Limits...
Therapeutic effects of anti-CD115 monoclonal antibody in mouse cancer models through dual inhibition of tumor-associated macrophages and osteoclasts.

Fend L, Accart N, Kintz J, Cochin S, Reymann C, Le Pogam F, Marchand JB, Menguy T, Slos P, Rooke R, Fournel S, Bonnefoy JY, Préville X, Haegel H - PLoS ONE (2013)

Bottom Line: As shown by immunohistochemistry, this therapeutic effect correlated with the depletion of F4/80(+)CD163(+) M2-polarized TAMs. In a breast cancer model of bone metastasis, the anti-CD115 mAb potently blocked the differentiation of osteoclasts and their bone destruction activity.This resulted in the inhibition of cancer-induced weight loss.CD115 thus represents a promising target for cancer immunotherapy, since a specific blocking antibody may not only inhibit the growth of a primary tumor through TAM depletion, but also metastasis-induced bone destruction through osteoclast inhibition.

View Article: PubMed Central - PubMed

Affiliation: Transgene, Illkirch-Graffenstaden, France.

ABSTRACT
Tumor progression is promoted by Tumor-Associated Macrophages (TAMs) and metastasis-induced bone destruction by osteoclasts. Both myeloid cell types depend on the CD115-CSF-1 pathway for their differentiation and function. We used 3 different mouse cancer models to study the effects of targeting cancer host myeloid cells with a monoclonal antibody (mAb) capable of blocking CSF-1 binding to murine CD115. In mice bearing sub-cutaneous EL4 tumors, which are CD115-negative, the anti-CD115 mAb depleted F4/80(+) CD163(+) M2-type TAMs and reduced tumor growth, resulting in prolonged survival. In the MMTV-PyMT mouse model, the spontaneous appearance of palpable mammary tumors was delayed when the anti-CD115 mAb was administered before malignant transition and tumors became palpable only after termination of the immunotherapy. When administered to mice already bearing established PyMT tumors, anti-CD115 treatment prolonged their survival and potentiated the effect of chemotherapy with Paclitaxel. As shown by immunohistochemistry, this therapeutic effect correlated with the depletion of F4/80(+)CD163(+) M2-polarized TAMs. In a breast cancer model of bone metastasis, the anti-CD115 mAb potently blocked the differentiation of osteoclasts and their bone destruction activity. This resulted in the inhibition of cancer-induced weight loss. CD115 thus represents a promising target for cancer immunotherapy, since a specific blocking antibody may not only inhibit the growth of a primary tumor through TAM depletion, but also metastasis-induced bone destruction through osteoclast inhibition.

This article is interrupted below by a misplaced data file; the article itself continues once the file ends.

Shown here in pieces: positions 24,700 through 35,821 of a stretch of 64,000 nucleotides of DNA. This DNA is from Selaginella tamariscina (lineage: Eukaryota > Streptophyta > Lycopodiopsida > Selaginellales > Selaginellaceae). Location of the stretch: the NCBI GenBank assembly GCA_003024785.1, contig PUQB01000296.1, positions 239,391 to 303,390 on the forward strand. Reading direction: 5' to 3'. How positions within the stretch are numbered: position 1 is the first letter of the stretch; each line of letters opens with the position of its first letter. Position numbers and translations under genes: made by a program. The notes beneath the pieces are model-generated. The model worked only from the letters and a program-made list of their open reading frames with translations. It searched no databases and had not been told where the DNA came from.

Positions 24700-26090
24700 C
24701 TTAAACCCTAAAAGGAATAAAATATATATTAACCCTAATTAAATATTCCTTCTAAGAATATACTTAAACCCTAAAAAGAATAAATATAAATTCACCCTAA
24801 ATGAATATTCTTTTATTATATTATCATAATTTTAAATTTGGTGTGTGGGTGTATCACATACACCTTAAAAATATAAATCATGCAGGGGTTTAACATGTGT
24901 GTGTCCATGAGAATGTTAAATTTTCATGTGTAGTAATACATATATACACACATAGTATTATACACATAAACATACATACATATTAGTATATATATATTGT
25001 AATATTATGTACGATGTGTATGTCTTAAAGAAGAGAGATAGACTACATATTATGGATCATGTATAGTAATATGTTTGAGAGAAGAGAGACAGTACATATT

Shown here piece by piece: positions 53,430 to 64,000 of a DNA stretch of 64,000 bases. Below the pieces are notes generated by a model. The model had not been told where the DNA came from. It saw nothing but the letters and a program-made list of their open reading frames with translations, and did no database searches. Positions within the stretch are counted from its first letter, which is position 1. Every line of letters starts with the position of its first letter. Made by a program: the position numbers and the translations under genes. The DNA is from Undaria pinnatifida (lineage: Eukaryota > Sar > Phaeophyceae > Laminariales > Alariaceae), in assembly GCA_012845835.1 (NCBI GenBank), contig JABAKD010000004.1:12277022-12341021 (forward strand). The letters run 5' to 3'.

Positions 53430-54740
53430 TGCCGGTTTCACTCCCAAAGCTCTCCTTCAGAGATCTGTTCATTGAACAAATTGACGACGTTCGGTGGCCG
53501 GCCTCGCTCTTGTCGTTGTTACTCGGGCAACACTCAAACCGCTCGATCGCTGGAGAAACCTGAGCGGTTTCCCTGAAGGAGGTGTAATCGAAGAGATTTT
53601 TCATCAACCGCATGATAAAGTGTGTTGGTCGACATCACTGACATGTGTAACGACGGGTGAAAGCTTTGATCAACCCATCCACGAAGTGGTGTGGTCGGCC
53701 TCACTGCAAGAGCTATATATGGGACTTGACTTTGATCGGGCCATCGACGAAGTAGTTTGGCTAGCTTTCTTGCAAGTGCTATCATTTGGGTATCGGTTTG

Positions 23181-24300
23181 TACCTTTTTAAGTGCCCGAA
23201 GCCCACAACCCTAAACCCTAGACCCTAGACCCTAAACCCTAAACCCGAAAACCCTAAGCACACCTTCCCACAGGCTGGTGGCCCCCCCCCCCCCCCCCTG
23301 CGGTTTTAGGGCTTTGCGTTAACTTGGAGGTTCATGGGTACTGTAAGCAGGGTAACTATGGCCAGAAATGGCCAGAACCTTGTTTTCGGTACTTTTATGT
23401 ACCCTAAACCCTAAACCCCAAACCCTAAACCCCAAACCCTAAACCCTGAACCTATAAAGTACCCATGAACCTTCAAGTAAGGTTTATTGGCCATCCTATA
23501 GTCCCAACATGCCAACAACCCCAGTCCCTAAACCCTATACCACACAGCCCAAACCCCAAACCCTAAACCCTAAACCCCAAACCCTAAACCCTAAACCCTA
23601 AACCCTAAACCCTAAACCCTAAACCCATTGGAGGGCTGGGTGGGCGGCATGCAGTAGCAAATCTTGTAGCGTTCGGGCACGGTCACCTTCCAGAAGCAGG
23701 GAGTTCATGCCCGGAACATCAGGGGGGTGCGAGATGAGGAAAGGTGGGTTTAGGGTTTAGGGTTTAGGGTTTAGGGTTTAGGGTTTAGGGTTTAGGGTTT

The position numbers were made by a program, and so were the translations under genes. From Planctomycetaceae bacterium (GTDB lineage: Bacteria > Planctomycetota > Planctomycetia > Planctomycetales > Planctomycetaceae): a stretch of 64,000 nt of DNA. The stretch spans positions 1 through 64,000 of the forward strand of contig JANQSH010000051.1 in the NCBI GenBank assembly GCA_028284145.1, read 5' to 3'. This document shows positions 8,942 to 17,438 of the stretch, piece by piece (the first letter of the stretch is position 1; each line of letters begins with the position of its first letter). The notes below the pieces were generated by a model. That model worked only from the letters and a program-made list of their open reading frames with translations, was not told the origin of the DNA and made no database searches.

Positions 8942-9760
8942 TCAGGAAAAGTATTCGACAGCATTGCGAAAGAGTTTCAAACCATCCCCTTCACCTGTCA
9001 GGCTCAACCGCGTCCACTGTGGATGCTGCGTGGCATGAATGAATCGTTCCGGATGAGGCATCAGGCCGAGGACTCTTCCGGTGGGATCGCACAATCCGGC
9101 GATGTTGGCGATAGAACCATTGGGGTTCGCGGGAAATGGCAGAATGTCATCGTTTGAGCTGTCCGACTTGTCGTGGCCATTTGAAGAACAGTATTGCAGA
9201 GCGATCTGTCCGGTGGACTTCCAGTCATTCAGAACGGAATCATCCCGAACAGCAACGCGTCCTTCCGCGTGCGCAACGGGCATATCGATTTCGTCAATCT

Show MeSH

Related in: MedlinePlus

Anti-CD115 mAb treatment depletes TAMs and M2-type macrophages in PyMT mouse tumors.F4/80 (A, B) or CD163 (C, D) expression in mammary tumors sampled at week 14 from mice treated with either PBS (A, C) or mAb AFS98 (B, D). Staining with irrelevant isotype control is shown in E, F. Sections shown were obtained from one mouse representative of 3 analyzed per group. Blue: DNA; Red: F4/80+ (A, B) or CD163+ (C, D) macrophages. F4/80 (G) and CD163 (H) staining were quantified in the tumors from mice treated with either PBS, control rat IgG or mAb AFS98.